Baraka Implications and Other Assorted Bar Notes

Murphy

Ras Baraka declaring his gubernatorial candidacy this week gave that prodigious fraternity of insiders focused more on governor 2025 than senate 2024 a chance to deviously surface in the backrooms.  Inevitably, though, the two races intersect, and specifically connect the possibility of key performance patterns by the Democratic Primary electorate.

Amid considerable progressive hoopla around Andy Kim‘s U.S. Senate bid, a source told InsiderNJ earlier this week that Baraka intended to have a sit-down with Dr. Patricia Campos Medina, progressive U.S. Senate candidate.

It made sense, if the mayor of Newark went in that direction.

Backing Campos Medina would flatten one of Kim’s tires, distributing a headline away from his Monmouth-momentum-generating campaign, signaling to the Murphy Administration to not shut the state aid spigot off as punishment for going against the establishment candidacy of First Lady Tammy Murphy. People power darling Baraka conceivably supporting Campos Medina would help Murphy, because a campaign without a heavyweight leader of the revolution would muddy Kim’s version of the progressive cause, or at least point to its limitation in a key area, while enabling the mayor to not have to weather a year’s worth of frozen citywide fortunes as he tries to get his statewide campaign off the ground.

In addition, it gives Baraka – who will run for governor without the benefit of a single county line – a chance to flex his own off-the-line bullhorn credentials and underscore his urban priorities. As of Friday, he hadn’t endorsed anyone for U.S. Senate, but based on the inner sanctum buzz at least as of this morning, the mayor looked least likely to back Kim, a suburban unknown. One misplaced phone call, however, or assertive ear nibbling, might change the situation, a source said. Fluidity is both a blessing and a curse in that strange New Jersey political netherworld called “off-the-line,” or “open primary only”. But for all the siren singing around Kim, Baraka – as long as he served as mayor – did have to continue to consider his relationship with the front office.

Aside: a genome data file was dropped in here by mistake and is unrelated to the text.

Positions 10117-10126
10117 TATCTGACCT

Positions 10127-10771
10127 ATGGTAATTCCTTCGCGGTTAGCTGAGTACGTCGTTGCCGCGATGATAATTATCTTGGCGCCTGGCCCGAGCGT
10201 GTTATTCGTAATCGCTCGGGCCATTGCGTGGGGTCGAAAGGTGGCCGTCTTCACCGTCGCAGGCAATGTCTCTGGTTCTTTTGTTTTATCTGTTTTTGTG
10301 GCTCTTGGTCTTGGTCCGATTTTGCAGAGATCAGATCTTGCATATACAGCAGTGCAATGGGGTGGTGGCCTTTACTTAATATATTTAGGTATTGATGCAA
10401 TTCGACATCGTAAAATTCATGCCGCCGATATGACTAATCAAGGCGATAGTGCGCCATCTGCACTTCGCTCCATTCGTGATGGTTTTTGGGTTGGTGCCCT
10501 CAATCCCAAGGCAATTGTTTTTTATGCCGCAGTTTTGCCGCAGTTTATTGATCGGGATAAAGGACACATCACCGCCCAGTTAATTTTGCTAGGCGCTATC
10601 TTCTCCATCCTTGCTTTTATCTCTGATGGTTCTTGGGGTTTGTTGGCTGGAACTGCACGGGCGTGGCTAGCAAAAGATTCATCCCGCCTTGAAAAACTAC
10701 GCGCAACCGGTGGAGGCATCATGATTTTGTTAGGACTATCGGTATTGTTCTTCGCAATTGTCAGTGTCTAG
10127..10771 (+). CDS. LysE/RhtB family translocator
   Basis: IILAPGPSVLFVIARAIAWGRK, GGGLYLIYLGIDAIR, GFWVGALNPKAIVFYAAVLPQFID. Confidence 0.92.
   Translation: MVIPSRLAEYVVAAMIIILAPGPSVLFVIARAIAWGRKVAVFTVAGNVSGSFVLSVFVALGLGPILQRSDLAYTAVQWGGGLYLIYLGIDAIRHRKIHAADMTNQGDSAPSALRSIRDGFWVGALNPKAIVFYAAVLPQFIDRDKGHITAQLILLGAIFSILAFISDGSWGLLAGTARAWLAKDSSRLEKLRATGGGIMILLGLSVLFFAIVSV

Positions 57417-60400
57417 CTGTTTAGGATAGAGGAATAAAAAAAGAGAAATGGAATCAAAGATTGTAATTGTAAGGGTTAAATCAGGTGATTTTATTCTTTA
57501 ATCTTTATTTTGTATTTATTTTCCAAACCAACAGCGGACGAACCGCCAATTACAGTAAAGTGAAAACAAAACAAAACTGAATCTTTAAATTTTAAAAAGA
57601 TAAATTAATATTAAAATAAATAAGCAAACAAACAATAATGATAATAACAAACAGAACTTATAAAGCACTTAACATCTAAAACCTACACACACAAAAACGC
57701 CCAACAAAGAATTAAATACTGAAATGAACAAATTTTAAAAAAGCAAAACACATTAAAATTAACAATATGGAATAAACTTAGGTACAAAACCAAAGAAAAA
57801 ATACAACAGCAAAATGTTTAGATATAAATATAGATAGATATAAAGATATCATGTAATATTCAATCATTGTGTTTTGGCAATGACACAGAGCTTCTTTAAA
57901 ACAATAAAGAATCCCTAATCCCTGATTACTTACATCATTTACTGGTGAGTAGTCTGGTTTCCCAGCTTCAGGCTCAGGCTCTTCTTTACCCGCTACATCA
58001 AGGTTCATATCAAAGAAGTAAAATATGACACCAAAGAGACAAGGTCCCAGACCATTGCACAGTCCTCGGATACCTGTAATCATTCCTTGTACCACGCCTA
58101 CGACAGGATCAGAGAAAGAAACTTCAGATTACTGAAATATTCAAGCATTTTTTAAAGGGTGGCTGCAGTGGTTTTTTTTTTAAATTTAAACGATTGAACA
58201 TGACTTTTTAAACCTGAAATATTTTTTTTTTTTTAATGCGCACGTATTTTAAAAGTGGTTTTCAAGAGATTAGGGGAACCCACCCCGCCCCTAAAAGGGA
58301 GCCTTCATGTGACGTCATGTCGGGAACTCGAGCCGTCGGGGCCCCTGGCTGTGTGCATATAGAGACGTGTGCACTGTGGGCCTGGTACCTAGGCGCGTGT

Longer term, the fact that he won’t have the backing in 2025 toward his gubernatorial candidacy from the party organization in his own county continued to stir debate among insiders. Would the mayor of New Jersey’s biggest city running statewide in defiance of Essex County Democratic Chairman LeRoy Jones, significantly impair the candidacy of Jones’ preferred candidate, U.S. Rep. Mikie Sherrill (D-11)? Would other counties look at a fractured Essex and consider going in another direction, to former State Senate President Steve Sweeney, for example, or Jersey City Mayor Steven Fulop, or U.S. Rep. Josh Gottheimer? Or had anemic elections in Newark removed the intimidation factor from Baraka, giving Jones – in his play on Sherrill’s behalf with other county party leaders – a strong argument to stick with his statewide choice?

Could Sweeney squiggle through a chopped-up Essex? Probably not, given Middlesex County’s aversion to South Jersey. Things can change, of course, but the party shift of power from the South to Middlesex over the course of the last four years, makes it unlikely that Chairman Kevin McCabe would want to retread New Jersey’s favorite suspenders’-wearing former ironworker. Then again, Middlesex has to keep an eye on its Building Trades base. Would that be enough to put Sweeney in the pole position? No. In the event that Middlesex and Essex go sideways on governor, perhaps assisted by Baraka convincing powerful forces of Essex’s less-than-dominating presence, Middlesex would more likely head to Bergen and Gottheimer, and secure at least the Stack half of Hudson, Union, and Monmouth. But given the volatility of the situation and the implications of Kim exposing the establishment’s very soft underbelly, the Baraka candidacy must certainly motivate Chairman Jones anew to put the Newark mayor in context given his campaigns and elections history, a source admitted, and keep those allies aligned for 2025, starting with Passaic County and Chairman John Currie, but obviously prioritizing McCabe, given Middlesex’s size and stature.

A source insisted that the Kim phenomenon speaks mostly to Democratic Primary frustration with the Murphys overreaching by making the U.S. Senate power play on the heels of Bob Menendez gold bar annihilation. If Team Baraka is already doing an endzone dance over Kim exposing a paper-thin establishment, they should remember, the source insisted, “that people will be more motivated [for someone like Sherrill] than a front office offload.” That is, if Sherrill’s establishment support in Essex connects to other key organizations, again, Middlesex’s chief among them.